All these titles have been obtained in the metropolitan and national levels, either in Metropolitan, Aperturas, Clausuras, Super 4 or Nacionales Tournaments, or the Federal League. The men's team won 32 domestic titles and the gold medal in the South American Men's Club Handball Championship in 1984.[102] The team also achieved 2 Bronze medals in the same competition and 4 Bronze medals in the Pan American Men's Club Handball Championship. The women's team won 9 national titles, and the silver medal in the South American Women's Club Handball Championship in 1984 and the bronze medal in 1987.[103]

The more prominent players in the club's history are Guillermo Till, Claudio Straffe, Freddy Ambrosini, Gabriel Canzoniero and Juan Ojea.

Swimming Edit

José Meolans competed for River Plate and represented Argentina in four Olympic Games

The current swimming team has its origins in 2003, after many years in which the Club Atlético River Plate had no representatives in the national championships of this discipline.

The draft to form the best team in the country was led by Professor Rodolfo Sacco and had the best results that had never been achieved in the institution. The team began to form from a contractual relationship with the swimmer José Meolans,[104] one of the Argentine swimmers with most titles won.[105]

Many high-level swimmers, trained in other institutions began to approach to be part of what would be the best team in the country for the coming years.[106]

Other swimmers from River Plate who represented Argentina in the Olympics include Meolans himself, Georgina Bardach, Eduardo Germán Otero, Walter Arciprete, Agustín Fiorilli, María del Pilar Pereyra, Juan Pereyra, Damián Blaum, Javiera Salcedo, Pablo Martín Abal, Cecilia Biagioli.

Tennis Edit

Gabriela Sabatini started playing tennis in River Plate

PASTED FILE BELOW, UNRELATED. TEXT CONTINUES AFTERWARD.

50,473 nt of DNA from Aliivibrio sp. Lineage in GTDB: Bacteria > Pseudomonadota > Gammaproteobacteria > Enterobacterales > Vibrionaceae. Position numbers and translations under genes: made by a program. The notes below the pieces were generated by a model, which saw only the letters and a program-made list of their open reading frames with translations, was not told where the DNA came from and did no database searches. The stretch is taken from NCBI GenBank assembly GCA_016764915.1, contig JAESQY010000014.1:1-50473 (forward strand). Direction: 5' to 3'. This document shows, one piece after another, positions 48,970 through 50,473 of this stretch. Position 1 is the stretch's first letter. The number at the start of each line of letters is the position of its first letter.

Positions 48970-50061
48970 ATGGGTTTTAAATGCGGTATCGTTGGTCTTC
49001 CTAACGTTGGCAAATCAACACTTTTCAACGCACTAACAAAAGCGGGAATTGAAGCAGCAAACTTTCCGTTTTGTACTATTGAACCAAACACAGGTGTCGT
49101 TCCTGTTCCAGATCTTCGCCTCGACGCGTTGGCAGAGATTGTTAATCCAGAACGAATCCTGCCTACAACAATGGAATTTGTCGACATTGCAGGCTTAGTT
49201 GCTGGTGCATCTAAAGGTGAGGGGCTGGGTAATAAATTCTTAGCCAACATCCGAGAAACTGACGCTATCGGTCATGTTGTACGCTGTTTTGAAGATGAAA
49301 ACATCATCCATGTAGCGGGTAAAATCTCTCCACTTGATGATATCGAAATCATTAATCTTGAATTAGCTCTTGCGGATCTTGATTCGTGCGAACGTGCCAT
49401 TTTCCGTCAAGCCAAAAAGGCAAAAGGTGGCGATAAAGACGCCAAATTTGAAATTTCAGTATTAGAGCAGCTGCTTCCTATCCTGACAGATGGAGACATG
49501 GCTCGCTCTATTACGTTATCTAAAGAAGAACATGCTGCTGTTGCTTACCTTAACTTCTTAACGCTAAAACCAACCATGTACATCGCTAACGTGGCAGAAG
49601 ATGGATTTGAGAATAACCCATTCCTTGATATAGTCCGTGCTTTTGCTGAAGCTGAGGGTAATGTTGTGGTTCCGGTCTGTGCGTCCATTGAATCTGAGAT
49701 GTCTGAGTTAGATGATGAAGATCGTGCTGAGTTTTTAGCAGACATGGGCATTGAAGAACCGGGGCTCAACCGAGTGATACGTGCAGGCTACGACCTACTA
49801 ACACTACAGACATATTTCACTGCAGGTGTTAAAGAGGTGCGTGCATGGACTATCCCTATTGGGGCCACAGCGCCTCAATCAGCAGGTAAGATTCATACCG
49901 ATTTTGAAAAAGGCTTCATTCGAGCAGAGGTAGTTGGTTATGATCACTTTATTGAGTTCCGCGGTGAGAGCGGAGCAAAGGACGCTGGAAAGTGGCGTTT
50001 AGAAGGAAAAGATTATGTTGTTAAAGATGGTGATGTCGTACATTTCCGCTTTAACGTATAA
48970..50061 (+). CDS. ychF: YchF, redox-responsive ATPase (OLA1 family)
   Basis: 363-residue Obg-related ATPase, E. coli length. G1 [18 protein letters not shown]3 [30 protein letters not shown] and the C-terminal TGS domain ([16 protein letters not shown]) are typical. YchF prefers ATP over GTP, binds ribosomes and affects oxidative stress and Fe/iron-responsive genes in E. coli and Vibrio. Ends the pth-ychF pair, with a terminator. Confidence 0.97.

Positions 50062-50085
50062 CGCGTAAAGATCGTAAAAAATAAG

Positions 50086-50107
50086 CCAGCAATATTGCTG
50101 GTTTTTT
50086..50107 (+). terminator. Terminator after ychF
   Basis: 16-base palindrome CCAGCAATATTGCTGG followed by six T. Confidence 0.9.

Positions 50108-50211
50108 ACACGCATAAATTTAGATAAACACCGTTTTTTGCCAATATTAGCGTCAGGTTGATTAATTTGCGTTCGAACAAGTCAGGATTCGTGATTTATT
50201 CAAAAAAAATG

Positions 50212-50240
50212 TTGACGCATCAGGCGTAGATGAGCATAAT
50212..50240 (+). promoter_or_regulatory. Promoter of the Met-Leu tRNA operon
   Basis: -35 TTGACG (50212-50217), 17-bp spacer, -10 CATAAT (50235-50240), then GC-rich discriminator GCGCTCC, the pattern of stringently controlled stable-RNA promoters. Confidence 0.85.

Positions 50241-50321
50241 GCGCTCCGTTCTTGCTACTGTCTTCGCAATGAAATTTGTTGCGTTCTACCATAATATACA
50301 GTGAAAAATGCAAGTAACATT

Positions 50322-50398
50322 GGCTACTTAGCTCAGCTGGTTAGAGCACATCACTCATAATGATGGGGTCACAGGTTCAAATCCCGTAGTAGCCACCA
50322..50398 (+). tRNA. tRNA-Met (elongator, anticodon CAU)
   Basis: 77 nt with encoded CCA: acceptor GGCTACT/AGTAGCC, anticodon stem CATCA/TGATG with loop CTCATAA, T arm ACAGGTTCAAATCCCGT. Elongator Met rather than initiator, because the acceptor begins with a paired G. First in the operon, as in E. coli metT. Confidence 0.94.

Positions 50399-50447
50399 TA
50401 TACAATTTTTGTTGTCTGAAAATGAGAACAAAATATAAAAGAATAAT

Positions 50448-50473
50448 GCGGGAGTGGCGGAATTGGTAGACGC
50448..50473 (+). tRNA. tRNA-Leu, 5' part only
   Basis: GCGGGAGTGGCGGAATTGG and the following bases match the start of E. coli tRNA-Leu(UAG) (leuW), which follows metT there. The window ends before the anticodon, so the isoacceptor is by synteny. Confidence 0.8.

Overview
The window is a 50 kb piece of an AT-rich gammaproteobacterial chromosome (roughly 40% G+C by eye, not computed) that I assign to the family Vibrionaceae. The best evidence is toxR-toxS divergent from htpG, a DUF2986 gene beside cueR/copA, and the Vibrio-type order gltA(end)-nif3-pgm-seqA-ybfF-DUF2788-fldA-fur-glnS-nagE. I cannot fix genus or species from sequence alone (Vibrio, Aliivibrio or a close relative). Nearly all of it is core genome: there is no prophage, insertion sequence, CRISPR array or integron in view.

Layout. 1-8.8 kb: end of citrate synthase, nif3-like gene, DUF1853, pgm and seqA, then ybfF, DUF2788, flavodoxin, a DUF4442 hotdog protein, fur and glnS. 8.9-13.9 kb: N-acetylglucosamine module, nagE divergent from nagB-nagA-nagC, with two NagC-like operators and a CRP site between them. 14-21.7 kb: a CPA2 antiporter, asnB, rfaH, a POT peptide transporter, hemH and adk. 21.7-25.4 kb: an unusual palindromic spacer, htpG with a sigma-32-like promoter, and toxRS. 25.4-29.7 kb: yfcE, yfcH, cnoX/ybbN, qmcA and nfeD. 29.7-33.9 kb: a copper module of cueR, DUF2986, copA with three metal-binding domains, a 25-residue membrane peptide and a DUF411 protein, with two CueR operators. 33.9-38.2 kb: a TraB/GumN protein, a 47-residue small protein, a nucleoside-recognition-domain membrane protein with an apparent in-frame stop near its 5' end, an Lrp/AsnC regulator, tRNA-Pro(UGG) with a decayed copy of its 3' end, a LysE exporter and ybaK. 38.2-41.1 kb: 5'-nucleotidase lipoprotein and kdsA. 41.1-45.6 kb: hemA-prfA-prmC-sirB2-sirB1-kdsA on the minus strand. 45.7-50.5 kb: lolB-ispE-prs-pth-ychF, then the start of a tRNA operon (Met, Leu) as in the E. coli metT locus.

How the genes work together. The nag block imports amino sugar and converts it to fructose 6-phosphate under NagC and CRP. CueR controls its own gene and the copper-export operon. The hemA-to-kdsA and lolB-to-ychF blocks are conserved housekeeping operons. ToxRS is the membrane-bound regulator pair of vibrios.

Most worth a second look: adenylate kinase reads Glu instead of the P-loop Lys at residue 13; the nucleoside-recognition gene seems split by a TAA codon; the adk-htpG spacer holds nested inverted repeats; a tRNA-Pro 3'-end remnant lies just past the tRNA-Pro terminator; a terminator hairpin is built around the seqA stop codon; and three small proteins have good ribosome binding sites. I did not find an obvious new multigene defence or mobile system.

Tennis is a sport practiced in River Plate since 1923.[107] Currently, River Plate counts with 10 clay courts and one hard court. As in other disciplines, the Club stands out for its large number of teams participating in the official tournaments organized by the Asociación Argentina de Tenis, as well as having important activities and competitions for the development of this sport in the country.[108]

Gabriela Sabatini, who is considered the best Argentine women's tennis player in history and an icon in national women's sport, began practicing at River at age 6, under the direction of Professor Daniel Fidalgo, with whom she trained for seven years. When she was 12 years old, she participated in the Mundialito Infantil de Caracas, winning the competition, and ratifying once again the talent she had already shown during her participation in metropolitan and national children's tournaments.[109]

Volleyball Edit

Women's volleyball at River Plate

River Plate Women's division reached the national title four times, being one of the top champions of the league and the first to be champion three consecutive times (2005 to 2007).[110]

The men's volleyball team won the Liga Argentina de Voleibol in the 1998–99 season with the Brazilians Jefferson, Marcos Dreyer, and the nationals Marcelo Román, Diego Gutiérrez and Luis Gálvez[111] and the Súper 4 in 2003.[112] The team also won 8 Metropolitan Leagues between 1956 and 2011.

Women's Football Edit

María Pía Gomez scoring a goal for the women's team in 2011

The River Plate women's football team plays in the Campeonato de Fútbol Femenino and have won the championship 11 times of which five were in succession from 1993 to 1997. The team achieved the third place in the 2017 Copa Libertadores Femenina.

Other Edit

In addition to the mentioned sports, River Plate's sections include artistic gymnastics, artistic roller skating, athletics, basque pelota, boxing, bowls, chess, karate, rhythmic gymnastics, roller hockey, taekwondo, table tennis and waterpolo.

Notes Edit

  1. ^ a b This was set as the official date of foundation by the club itselft, stating that River Plate was established after the merger of clubs La Rosales and Santa Rosa. Nevertheless, other sources say that the real date of foundation is 15 May 1904 as River Plate would have assumed the date of foundation of predecessor club La Rosales as their own birth. This version is supported by historians whom found evidence of recorded matches played by both, La Rosales and Santa Rosa, after 1901. Moreover, La Nación newspaper published an article on 22 May 1904 about the "recent foundation" of River Plate.[3][4][5]

References Edit

  1. ^ Grady, Daniel (2014). Mario Yepes. Mason Crest. p. 15. ISBN 978-1-4222-9154-2.